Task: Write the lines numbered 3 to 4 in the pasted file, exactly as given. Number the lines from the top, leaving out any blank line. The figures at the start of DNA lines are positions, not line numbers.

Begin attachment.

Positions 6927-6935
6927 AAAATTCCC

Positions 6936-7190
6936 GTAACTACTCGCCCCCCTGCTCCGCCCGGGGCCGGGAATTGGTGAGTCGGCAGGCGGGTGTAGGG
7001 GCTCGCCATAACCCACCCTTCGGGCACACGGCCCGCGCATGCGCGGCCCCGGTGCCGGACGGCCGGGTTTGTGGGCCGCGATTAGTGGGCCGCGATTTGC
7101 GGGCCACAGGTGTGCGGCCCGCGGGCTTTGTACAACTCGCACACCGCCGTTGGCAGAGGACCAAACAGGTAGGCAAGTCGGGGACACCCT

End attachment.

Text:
Positions 6936-7190
6936 GTAACTACTCGCCCCCCTGCTCCGCCCGGGGCCGGGAATTGGTGAGTCGGCAGGCGGGTGTAGGG